Convergence of the above algorithm provides the approximate posterior distributions q[sigma with right arrow above]([sigma with right arrow above]), q[pi vector]([pi vector]), and qϑ⃗(ϑ⃗) and simultaneously returns K*, the number of nonempty modules that maximizes the evidence. As such, one needs only to specify a maximum number of allowed modules and run VB; the probability of occupation for extraneous modules converges to zero as the algorithm runs and the most probable number of occupied modules remains.

This is significantly more accurate than other approximate methods, such as Bayesian information criterion (BIC) [16] and integrated classification likelihood (ICL) [17,18], and is less computationally expensive than empirical methods such as cross-validation (CV) [19,20] in which one must perform the associated procedure after fitting the model for each considered value of K. Specifically, BIC and ICL are suggested for single-peaked likelihood functions well approximated by Laplace integration and studied in the large-N limit. For a SBM the first assumption of a single-peaked function is invalidated by the underlying symmetries of the latent variables; i.e., nodes are distinguishable and modules indistinguishable. See Fig. 1 for a comparison of our method with the Girvan-Newman modularity [5] in the resolution limit test [8,9], where VB consistently identifies the correct number of modules. [Note that VB is both accurate and fast: it performs competitively in the ‘‘four groups’’ test [21] and scales as An external file that holds a picture, illustration, etc.
Object name is nihms128814ig3.jpg (MK). Runtime for the main loop in MATLAB on a 2 GHz laptop is ~6 min for N = 106 nodes with average degree 16 and K = 4.]

FIG. 1
(color). Results for the resolution limit test suggested in [8,9]. Shapes and colors correspond to the inferred modules. (Left) Our method, variational Bayes, in which all 15 modules are correctly identified (each clique is assigned a unique color/shape). ...

Furthermore, we note that previous methods in which parameter inference is performed by optimizing a likelihood function via expectation maximization (EM) [11,18] are also special cases of the framework presented here. EM is a limiting case of VB in which one collapses the distributions over parameters to point estimates at the mode of each distribution; however EM is prone to over-fitting and cannot be used to determine the appropriate number of modules, as the likelihood of observed data increases with the number of modules in the model. As such, VB performs at least as well as EM while simultaneously providing complexity control [22,23].

In addition to validating the method on synthetic networks, we apply VB to the 2000 NCAA American football schedule shown in Fig. 2 [24]. Each of the 115 nodes represents an individual team and each of the 613 edges represents a game played between the nodes joined. The algorithm correctly identifies the presence of the 12 conferences which comprise the schedule, where teams tend to play more games within than between conferences, making most modules assortative. Of the 115 teams, 105 teams are assigned to their corresponding conferences, with the majority of exceptions belonging to the frequently misclassified independent teams [25]—the only disassortative group in the network. We emphasize that, unlike other methods in which the number of conferences must be asserted, VB determines 12 as the most probable number of conferences automatically.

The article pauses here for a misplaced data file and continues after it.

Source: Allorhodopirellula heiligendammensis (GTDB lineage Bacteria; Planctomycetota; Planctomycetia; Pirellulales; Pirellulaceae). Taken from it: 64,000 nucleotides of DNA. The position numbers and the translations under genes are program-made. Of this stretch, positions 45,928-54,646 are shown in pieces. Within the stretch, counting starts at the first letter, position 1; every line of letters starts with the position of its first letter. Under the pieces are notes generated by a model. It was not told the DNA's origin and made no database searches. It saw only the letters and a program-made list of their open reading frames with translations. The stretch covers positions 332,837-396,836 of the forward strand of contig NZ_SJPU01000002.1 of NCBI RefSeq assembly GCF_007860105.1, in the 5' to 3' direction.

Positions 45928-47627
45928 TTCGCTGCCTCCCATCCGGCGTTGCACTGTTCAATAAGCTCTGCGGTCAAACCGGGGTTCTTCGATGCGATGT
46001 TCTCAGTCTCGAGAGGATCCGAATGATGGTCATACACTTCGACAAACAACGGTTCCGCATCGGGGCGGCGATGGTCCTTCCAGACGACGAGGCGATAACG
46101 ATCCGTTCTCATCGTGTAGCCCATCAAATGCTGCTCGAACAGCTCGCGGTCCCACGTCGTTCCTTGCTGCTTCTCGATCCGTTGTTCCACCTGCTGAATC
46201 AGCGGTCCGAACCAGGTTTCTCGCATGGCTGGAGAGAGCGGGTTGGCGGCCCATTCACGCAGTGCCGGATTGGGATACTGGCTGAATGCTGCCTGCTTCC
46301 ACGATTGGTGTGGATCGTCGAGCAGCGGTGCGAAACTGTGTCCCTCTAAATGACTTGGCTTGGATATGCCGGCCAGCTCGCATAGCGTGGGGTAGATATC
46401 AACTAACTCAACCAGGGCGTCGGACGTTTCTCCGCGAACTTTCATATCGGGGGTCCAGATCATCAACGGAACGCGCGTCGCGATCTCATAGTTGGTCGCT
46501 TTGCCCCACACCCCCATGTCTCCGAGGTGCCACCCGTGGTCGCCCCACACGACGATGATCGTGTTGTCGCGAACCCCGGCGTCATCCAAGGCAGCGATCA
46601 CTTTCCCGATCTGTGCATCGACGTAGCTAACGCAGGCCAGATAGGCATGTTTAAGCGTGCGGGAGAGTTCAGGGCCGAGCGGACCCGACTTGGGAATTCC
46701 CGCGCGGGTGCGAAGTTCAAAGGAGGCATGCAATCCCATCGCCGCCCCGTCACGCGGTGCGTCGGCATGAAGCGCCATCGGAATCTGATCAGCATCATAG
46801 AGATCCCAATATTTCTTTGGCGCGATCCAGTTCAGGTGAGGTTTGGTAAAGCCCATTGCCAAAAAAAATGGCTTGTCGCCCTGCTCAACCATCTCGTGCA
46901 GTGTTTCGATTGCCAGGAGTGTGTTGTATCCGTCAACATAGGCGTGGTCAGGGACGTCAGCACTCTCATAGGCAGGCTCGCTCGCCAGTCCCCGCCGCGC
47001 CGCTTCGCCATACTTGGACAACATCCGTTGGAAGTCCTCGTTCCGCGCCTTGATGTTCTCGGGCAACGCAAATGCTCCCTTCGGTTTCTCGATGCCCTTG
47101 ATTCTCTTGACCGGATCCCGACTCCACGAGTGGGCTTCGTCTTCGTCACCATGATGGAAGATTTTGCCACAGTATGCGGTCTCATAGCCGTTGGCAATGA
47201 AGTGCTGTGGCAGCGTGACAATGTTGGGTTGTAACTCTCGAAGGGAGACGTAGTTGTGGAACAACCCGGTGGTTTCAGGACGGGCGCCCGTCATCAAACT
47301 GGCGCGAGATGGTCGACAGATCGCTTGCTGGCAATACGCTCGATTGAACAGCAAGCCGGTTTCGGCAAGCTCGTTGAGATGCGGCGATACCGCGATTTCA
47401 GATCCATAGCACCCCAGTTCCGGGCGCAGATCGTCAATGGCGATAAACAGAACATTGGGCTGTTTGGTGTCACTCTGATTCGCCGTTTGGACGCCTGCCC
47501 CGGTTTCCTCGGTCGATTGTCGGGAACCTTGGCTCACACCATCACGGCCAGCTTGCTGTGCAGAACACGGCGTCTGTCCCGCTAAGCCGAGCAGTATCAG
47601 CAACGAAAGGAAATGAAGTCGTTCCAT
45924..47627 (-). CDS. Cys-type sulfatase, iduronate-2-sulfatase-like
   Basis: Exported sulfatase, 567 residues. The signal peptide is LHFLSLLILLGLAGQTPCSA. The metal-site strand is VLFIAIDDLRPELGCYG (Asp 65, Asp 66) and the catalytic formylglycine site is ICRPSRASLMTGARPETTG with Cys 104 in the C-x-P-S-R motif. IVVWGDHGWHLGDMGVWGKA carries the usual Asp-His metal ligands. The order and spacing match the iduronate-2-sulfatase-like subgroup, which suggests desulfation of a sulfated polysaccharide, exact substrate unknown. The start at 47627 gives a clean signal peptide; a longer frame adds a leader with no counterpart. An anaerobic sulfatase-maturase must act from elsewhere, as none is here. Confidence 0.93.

FIG. 2
(color). Each of the 115 nodes represents a NCAA team and each of the 613 edges a game played in 2000 between two teams it joins. The inferred module assignments (designated by color) on the football network which recover the 12 NCAA conferences (designated ...

Posing module detection as inference of a latent variable within a probabilistic model has a number of advantages. It clarifies what precisely is to be optimized and suggests a principled and efficient procedure for how to perform this optimization. Inferring distributions over model parameters reveals the natural scale of a given modular network, avoiding resolution limit problems. This method allows us to view a number of approaches to the problem by physicists, applied mathematicians, social scientists, and computer scientists as related subparts of a larger problem. In short, it suggests how a number of seemingly disparate methods may be recast and united. A second advantage of this work is its generalization to other models, including those designed to reveal structural features other than modularity. Finally, use of the evidence allows model selection not only among nested models, e.g., models differing only in the number of parameters, but even among models of different parametric families. The last strikes us as a natural area for progress in the statistical study of real-world networks.


It is a pleasure to acknowledge useful conversations on modeling with Joel Bader and Matthew Hastings, on Monte Carlo methods for Potts models with Jonathan Goodman, with David Blei on variational methods, and with Aaron Clauset for his feedback on this manuscript [26]. J. H. was supported by NIH No. 5PN2EY016586; C. W. was supported by NSF No. ECS-0425850 and NIH No. 1U54CA121852.


PACS numbers: 89.75.Hc, 02.50.–r, 02.50.Tt

Contributor Information

Jake M. Hofman, Department of Physics, Columbia University, New York, New York 10027, USA, ude.aibmuloc@5402hmj..

Chris H. Wiggins, Department of Applied Physics and Applied Mathematics, Columbia University, New York, New York 10027, USA, ude.aibmuloc@sniggiw.sirhc.